PxPixel
Weather Alerts Explained - The Horse Owner's Resource

Weather Alerts Explained

Understanding the language of weather reports will help you keep your horses safe. Here's the lingo you need to know.
Author:
Publish date:

We all keep a close eye on the weather, particularly at this time of year. Blanketing, turnout times and other management choices often depend on when the next front is coming through and what it may bring with it.

Keep your eye on they sky and an ear out for weather advisories to keep your property and animals safe.

Keep your eye on they sky and an ear out for weather advisories to keep your property and animals safe.

So now's a good time to brush up on the terms the National Weather Service uses to describe impending winter storms:

? An outlook is issued when there is a chance of a storm in the next two to five days. Tune in to your local TV and radio stations or the National Oceanic and Atmospheric Administration (NOAA) weather radio online regularly for updates in your area. Some local or county governments send email alerts and text messages about weather conditions to cell phones. Visit your local government websites to register for such alerts.

? An advisory means weather conditions are expected to be hazardous but are not life threatening. When an advisory is issued, keep an eye on the sky and prepare to adapt your plans if necessary.

? When a watch is issued, a storm is expected within 36 to 48 hours, and it's a good idea to begin preparations to protect your animals and property. This may include stocking up on feed, ensuring the generator is working and moving horses to a secure field with plenty of shelter. Plan ahead so you can provide water if the power goes out---water is the most important element to your horse's health in any situation.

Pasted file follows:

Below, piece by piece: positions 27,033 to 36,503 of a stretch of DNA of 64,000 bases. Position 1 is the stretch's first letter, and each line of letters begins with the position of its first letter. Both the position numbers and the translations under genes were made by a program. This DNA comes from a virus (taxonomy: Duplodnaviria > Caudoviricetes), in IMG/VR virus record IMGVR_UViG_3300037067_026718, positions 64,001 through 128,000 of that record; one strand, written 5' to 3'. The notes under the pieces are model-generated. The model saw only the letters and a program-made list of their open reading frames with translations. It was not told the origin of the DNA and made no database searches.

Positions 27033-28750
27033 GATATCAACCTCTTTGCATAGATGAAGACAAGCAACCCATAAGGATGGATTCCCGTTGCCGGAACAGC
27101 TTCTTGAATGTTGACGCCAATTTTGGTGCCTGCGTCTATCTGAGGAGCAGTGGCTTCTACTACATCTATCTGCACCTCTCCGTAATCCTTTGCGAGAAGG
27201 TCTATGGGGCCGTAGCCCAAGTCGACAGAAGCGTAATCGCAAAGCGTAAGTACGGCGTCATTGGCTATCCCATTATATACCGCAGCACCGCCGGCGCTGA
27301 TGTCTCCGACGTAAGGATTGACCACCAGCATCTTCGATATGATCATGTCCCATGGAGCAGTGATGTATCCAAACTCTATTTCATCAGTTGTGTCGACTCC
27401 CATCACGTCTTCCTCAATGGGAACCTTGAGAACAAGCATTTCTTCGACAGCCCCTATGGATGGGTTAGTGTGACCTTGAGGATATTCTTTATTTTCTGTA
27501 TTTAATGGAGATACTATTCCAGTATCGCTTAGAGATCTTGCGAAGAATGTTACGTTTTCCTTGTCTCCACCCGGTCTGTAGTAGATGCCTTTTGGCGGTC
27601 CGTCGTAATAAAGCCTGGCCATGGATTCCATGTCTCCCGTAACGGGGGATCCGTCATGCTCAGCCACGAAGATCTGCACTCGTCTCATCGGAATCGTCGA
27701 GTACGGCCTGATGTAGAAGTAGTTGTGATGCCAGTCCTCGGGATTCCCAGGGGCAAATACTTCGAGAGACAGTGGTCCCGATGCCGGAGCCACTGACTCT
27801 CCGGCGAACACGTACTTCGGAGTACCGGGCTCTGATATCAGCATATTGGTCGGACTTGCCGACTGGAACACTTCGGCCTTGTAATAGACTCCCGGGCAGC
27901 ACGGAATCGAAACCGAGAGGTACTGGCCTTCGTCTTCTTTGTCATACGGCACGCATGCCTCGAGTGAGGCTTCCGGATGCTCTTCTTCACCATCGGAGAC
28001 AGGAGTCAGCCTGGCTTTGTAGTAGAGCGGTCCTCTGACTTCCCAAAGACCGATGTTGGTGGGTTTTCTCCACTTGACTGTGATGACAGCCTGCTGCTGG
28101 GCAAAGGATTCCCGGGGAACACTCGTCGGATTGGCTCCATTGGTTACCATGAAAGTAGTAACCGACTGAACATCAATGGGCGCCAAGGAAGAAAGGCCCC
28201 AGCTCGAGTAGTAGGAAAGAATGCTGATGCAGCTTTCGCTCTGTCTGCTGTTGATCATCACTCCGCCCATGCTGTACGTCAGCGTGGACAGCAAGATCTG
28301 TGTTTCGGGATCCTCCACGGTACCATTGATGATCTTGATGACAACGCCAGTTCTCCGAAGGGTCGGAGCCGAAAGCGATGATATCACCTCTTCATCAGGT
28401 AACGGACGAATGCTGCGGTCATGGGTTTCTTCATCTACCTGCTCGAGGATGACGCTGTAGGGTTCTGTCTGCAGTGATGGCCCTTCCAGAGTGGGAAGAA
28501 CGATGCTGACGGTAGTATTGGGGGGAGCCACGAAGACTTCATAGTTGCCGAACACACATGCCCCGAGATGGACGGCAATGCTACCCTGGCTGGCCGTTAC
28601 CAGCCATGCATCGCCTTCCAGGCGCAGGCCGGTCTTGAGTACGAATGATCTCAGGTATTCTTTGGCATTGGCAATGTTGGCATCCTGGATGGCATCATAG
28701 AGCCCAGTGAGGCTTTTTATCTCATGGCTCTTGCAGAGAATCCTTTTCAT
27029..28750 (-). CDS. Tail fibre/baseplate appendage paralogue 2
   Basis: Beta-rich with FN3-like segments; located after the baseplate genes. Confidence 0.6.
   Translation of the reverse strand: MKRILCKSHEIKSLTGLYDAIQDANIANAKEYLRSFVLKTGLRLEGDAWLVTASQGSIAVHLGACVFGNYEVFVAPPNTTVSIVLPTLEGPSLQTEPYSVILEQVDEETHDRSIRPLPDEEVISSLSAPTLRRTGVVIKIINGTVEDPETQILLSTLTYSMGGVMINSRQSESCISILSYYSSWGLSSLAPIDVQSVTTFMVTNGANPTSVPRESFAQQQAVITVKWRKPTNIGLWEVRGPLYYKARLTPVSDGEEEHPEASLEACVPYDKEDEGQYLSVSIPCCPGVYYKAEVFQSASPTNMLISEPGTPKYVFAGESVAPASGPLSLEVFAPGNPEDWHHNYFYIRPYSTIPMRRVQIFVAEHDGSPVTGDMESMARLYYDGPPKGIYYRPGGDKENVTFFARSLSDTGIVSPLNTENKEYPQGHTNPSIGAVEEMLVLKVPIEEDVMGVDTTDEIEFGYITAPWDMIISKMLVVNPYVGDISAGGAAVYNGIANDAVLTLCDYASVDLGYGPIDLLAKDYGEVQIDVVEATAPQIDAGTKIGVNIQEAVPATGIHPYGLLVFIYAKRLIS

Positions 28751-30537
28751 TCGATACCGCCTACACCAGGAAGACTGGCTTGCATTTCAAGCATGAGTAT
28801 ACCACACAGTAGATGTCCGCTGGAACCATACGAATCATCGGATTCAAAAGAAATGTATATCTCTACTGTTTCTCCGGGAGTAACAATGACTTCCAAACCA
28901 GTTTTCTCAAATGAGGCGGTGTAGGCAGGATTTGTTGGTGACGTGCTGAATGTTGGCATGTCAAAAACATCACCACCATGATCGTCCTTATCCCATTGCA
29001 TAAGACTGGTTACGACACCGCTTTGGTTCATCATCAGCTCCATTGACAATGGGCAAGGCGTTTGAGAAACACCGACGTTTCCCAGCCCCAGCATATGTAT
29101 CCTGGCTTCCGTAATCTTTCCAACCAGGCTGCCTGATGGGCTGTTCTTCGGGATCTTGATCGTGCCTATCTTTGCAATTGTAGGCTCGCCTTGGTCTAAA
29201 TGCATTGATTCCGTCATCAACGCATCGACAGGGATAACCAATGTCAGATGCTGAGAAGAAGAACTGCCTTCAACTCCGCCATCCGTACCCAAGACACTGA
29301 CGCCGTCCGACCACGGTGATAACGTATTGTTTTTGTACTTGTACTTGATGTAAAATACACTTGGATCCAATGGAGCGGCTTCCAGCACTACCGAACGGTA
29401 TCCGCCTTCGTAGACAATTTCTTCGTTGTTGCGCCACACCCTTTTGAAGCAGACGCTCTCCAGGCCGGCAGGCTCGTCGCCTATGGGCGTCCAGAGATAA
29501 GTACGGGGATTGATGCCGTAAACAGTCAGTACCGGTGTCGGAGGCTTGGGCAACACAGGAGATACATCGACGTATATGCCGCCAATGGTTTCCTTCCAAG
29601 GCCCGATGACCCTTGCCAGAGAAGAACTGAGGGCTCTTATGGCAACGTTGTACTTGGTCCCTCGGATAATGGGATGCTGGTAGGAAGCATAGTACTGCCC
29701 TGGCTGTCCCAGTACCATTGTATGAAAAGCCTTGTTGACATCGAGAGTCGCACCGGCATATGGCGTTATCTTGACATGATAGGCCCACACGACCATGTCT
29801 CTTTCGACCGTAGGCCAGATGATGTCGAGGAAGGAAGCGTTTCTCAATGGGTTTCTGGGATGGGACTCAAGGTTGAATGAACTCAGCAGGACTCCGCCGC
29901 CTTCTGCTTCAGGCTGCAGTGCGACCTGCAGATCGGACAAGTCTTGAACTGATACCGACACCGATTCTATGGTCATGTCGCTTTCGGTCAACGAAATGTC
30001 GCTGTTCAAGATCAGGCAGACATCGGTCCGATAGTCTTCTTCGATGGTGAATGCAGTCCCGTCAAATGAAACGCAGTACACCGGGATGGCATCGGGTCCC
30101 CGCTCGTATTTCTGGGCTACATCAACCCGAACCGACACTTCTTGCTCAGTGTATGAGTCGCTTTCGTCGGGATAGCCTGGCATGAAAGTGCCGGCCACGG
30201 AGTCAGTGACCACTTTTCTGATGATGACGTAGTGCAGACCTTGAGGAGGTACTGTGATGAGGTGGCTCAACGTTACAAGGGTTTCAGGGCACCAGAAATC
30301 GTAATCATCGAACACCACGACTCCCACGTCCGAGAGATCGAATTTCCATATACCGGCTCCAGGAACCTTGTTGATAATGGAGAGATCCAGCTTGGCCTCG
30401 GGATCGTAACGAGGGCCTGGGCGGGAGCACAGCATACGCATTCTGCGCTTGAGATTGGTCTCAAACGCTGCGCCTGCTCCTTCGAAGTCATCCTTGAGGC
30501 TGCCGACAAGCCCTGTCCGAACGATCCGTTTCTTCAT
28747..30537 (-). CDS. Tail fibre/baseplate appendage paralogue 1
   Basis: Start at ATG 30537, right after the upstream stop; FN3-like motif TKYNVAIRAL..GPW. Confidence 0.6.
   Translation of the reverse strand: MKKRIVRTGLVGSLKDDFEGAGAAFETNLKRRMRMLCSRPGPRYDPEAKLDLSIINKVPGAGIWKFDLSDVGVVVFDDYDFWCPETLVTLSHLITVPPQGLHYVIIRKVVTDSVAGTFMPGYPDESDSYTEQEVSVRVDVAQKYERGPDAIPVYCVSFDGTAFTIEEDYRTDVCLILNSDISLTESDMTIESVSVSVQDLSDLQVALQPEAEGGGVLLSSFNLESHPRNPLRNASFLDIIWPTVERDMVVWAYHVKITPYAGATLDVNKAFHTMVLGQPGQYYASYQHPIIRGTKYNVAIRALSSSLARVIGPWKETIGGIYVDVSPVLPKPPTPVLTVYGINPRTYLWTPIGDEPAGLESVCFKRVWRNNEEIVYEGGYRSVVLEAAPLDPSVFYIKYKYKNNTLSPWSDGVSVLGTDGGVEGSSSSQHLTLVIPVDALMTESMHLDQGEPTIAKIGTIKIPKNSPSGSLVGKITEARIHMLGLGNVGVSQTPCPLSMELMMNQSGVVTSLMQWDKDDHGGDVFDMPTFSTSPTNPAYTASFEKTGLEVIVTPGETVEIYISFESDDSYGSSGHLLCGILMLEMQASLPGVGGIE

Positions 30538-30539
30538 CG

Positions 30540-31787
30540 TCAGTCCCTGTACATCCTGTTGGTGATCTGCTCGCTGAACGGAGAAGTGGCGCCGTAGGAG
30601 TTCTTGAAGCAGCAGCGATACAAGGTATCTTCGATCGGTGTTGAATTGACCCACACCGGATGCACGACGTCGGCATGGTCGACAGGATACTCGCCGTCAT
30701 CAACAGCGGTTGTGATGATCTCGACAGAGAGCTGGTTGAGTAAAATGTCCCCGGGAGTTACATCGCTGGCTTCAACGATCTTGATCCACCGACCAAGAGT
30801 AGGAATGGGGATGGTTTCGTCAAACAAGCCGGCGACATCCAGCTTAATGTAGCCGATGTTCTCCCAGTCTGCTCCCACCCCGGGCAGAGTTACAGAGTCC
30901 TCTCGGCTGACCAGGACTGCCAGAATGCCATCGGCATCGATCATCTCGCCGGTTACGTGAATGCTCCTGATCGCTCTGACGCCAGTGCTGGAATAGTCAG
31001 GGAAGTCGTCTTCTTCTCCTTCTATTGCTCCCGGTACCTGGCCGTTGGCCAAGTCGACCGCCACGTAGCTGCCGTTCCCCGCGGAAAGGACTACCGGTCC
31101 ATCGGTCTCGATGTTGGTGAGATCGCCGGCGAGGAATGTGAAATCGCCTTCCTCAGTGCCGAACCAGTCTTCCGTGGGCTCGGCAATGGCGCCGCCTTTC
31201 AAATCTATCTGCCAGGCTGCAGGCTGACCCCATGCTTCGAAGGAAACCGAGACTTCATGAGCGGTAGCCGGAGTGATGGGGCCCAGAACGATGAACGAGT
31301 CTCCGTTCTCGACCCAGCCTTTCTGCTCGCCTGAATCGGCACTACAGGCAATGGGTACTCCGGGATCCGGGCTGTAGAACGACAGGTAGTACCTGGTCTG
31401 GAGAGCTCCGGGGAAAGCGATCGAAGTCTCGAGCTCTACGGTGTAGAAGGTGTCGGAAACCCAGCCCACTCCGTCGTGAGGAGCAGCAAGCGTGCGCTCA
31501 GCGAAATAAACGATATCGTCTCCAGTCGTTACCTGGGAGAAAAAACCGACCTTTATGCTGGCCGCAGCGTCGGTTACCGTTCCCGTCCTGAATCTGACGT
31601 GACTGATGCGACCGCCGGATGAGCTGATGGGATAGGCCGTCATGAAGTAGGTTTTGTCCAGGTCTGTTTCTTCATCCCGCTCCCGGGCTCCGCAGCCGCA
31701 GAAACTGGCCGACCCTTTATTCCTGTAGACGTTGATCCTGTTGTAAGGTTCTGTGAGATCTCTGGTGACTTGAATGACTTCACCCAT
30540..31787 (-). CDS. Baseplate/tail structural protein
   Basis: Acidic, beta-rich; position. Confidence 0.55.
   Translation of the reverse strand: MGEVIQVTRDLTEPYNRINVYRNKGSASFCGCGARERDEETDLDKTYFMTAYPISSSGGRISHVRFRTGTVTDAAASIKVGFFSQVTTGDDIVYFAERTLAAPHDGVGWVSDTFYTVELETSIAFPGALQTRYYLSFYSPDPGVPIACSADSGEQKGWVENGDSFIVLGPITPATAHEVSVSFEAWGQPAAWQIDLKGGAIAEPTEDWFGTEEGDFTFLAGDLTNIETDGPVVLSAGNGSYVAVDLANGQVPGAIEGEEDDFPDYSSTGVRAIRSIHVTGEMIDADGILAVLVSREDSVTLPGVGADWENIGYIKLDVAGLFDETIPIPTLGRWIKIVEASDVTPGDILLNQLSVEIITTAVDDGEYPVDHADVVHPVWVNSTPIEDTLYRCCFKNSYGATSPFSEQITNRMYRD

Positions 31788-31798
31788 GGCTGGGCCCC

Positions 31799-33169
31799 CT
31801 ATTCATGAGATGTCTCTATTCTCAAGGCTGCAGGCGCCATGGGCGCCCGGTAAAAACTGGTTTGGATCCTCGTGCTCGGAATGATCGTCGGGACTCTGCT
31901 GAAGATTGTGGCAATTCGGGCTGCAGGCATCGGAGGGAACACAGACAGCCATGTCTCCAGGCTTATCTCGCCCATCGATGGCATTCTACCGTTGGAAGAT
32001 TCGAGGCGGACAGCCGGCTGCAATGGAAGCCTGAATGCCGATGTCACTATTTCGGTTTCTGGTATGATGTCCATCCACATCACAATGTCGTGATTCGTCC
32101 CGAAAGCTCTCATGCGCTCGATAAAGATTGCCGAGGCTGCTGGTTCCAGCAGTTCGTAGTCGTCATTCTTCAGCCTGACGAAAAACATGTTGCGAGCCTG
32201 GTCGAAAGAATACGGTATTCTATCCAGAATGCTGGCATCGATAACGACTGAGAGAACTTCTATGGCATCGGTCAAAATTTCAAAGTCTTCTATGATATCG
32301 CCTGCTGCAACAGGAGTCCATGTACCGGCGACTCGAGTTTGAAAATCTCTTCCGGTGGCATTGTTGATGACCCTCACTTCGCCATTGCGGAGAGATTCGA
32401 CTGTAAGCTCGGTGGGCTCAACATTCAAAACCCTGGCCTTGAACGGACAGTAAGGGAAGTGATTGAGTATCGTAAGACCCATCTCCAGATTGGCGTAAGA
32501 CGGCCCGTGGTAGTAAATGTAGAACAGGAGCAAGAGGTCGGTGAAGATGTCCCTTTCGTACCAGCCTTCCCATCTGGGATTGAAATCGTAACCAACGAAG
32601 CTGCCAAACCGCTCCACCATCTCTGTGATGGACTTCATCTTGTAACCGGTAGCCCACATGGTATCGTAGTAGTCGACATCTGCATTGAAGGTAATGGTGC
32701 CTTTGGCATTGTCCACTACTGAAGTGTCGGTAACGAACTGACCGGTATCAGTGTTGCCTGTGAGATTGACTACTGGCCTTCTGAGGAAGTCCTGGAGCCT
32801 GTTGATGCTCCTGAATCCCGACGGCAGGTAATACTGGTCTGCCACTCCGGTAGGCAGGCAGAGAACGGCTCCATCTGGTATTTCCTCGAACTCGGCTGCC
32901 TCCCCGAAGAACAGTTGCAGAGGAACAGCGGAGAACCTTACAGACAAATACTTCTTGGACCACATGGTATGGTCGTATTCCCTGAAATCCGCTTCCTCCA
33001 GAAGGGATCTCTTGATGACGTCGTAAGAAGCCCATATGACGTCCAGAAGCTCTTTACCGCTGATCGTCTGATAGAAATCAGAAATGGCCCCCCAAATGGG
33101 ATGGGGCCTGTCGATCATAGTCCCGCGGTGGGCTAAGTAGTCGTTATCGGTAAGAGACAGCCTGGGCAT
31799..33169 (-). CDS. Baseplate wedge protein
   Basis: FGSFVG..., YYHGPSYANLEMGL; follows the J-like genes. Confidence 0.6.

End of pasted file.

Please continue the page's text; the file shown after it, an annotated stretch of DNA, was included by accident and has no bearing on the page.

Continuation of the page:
? A warning means that severe, hazardous conditions are currently happening or are expected in the?next 24 hours. By the time a warning is issued, you'll want to be fully prepared for the event. If not, take immediate action.

We all keep a close eye on the weather, particularly at this time of year. Blanketing, turnout times and other management choices often depend on when the next front is coming through and what it may bring with it.

So now's a good time to brush up on the terms the National Weather Service uses to describe impending winter storms:

? An outlook is issued when there is a chance of a storm in the next two to five days. Tune in to your local TV and radio stations or the National Oceanic and Atmospheric Administration (NOAA) weather radio online regularly for updates in your area. Some local or county governments send email alerts and text messages about weather conditions to cell phones. Visit your local government websites to register for such alerts.

? An advisory means weather conditions are expected to be hazardous but are not life threatening. When an advisory is issued, keep an eye on the sky and prepare to adapt your plans if necessary.

? When a watch is issued, a storm is expected within 36 to 48 hours, and it's a good idea to begin preparations to protect your animals and property. This may include stocking up on feed, ensuring the generator is working and moving horses to a secure field with plenty of shelter. Plan ahead so you can provide water if the power goes out---water is the most important element to your horse's health in any situation.

? A warning means that severe, hazardous conditions are currently happening or are expected in the next 24 hours. By the time a warning is issued, you'll want to be fully prepared for the event. If not, take immediate action.

Related